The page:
A second arbitration case was Morganv. Sundance Inc., 142 S.Ct. 1708 (2022). In Morgan, the Court addressed whether federal courts can adopt an “arbitration-specific waiver rule” requiring a showing of prejudice to waive the right to arbitration, where ordinary waiver principles do not require a showing of prejudice as a prerequisite to finding waiver. Robyn Morgan was an employee who signed an arbitration agreement with Sundance in which both parties consented that arbitration would resolve any employment disputes. Morgan later sued Sundance in court, and Sundance engaged in litigation with Morgan for about eight months before invoking the arbitration agreement. In light of the FAA’s “federal policy favoring arbitration,” the Eighth Circuit adopted the prejudice requirement, evaluating whether Morgan was prejudiced by Sundance’s eight-month delay before invoking the arbitration agreement. The Eighth Circuit ultimately held that the dispute should be sent to arbitration, concluding that Morgan was not prejudiced because “the parties had not yet begun formal discovery or contested any matters ‘going to the merits.’” The Supreme Court unanimously reversed in an opinion authored by Justice Kagan, holding that federal courts may not create “special, arbitration-preferring procedural rules” based on the FAA’s “policy favoring arbitration.” Id. at 1713. The Court reasoned that federal waiver law does not generally require a finding of prejudice, and “a court may not devise novel rules to favor arbitration over litigation.” Id.
Finally, in Hughes v. Northwestern University, 142 S.Ct. 737 (2022), the Court addressed the requirements of the duty of “prudence” for plan fiduciaries administering retirement plans under the Employee Retirement Income Security Act of 1974 (“ERISA”),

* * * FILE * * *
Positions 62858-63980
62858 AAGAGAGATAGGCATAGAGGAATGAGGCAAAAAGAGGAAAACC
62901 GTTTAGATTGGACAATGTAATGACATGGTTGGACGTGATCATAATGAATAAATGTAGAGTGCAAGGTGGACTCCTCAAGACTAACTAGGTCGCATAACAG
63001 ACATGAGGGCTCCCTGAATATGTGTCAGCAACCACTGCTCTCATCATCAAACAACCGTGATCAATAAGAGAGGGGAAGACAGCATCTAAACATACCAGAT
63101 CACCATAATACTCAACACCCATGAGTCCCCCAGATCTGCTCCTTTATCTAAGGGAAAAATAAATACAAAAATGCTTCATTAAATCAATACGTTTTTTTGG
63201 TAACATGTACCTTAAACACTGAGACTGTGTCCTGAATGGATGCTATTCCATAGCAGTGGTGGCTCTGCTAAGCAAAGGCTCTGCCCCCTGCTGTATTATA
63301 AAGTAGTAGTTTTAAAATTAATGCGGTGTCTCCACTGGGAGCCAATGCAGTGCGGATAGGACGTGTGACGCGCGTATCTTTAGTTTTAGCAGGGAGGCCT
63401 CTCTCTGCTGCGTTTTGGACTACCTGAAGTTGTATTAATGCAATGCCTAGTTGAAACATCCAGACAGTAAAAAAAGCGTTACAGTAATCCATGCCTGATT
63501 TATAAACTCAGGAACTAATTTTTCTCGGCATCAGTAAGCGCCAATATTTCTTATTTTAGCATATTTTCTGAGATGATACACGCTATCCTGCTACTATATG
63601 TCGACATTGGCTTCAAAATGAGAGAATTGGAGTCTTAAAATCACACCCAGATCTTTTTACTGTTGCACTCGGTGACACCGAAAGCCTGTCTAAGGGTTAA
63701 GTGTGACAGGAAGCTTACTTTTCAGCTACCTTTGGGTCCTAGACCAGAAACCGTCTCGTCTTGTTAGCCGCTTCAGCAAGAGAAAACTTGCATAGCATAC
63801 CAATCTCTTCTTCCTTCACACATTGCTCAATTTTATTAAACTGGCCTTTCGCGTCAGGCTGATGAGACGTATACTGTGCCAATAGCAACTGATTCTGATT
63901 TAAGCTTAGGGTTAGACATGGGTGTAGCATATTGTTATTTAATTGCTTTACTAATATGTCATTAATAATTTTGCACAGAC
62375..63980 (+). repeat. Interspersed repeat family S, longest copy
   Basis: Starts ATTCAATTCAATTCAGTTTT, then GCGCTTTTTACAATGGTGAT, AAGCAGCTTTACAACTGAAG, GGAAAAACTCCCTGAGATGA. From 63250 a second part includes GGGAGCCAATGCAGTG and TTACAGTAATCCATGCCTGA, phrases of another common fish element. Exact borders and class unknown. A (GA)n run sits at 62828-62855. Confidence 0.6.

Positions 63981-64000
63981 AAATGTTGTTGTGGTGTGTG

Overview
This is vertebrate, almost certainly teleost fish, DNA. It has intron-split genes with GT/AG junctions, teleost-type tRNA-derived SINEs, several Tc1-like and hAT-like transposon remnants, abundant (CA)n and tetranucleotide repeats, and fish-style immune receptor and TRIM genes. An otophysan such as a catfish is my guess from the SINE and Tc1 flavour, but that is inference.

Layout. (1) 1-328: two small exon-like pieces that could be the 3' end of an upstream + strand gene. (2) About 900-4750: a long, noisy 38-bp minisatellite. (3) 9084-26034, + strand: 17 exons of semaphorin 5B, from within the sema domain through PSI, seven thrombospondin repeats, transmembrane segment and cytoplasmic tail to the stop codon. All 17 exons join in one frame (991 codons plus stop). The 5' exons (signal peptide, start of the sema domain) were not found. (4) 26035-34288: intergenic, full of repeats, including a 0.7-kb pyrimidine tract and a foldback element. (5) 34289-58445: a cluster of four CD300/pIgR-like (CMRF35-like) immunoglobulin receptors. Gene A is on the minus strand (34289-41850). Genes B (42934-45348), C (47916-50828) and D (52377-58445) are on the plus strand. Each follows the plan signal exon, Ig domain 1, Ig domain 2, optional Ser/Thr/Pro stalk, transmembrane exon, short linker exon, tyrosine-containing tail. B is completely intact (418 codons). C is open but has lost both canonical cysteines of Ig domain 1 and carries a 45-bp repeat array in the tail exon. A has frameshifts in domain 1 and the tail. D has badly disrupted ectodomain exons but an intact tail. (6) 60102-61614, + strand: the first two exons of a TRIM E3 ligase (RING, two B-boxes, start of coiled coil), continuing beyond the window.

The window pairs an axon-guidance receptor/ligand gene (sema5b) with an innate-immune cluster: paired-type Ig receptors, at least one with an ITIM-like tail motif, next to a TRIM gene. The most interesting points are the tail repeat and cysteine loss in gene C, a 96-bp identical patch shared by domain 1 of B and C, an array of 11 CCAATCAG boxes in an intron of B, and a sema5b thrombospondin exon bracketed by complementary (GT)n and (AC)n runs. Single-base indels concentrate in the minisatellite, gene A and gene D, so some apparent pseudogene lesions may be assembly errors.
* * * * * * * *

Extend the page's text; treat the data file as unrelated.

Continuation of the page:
29 U.S.C. §1104(a). The Hughes petitioners were current and former employees of Northwestern University who sued Northwestern for failing to abide by its duty to exercise “prudence” under ERISA by proposing “needlessly expensive investment options” and paying “excessive recordkeeping fees.” 142 S.Ct. at 739-40. The district court granted Northwestern’s motion to dismiss, and the Seventh Circuit affirmed, holding that petitioners’ arguments failed as a matter of law. The Supreme Court unanimously reversed in an opinion by Justice Sotomayor, holding that the Seventh Circuit erred in adopting a “categorical rule” that is “inconsistent with the context-specific inquiry that ERISA requires and fails to take into account [Northwestern’s] duty to monitor all plan investments and remove any imprudent ones.” Id. at 740. In so holding, the Supreme Court focused on the Seventh Circuit’s erroneous reliance on “the participants’ ultimate choice over their investments,” but the Court did not rule out the possibility that breach of fiduciary duty claims may still be dismissed at the Rule 12(b)(6) stage.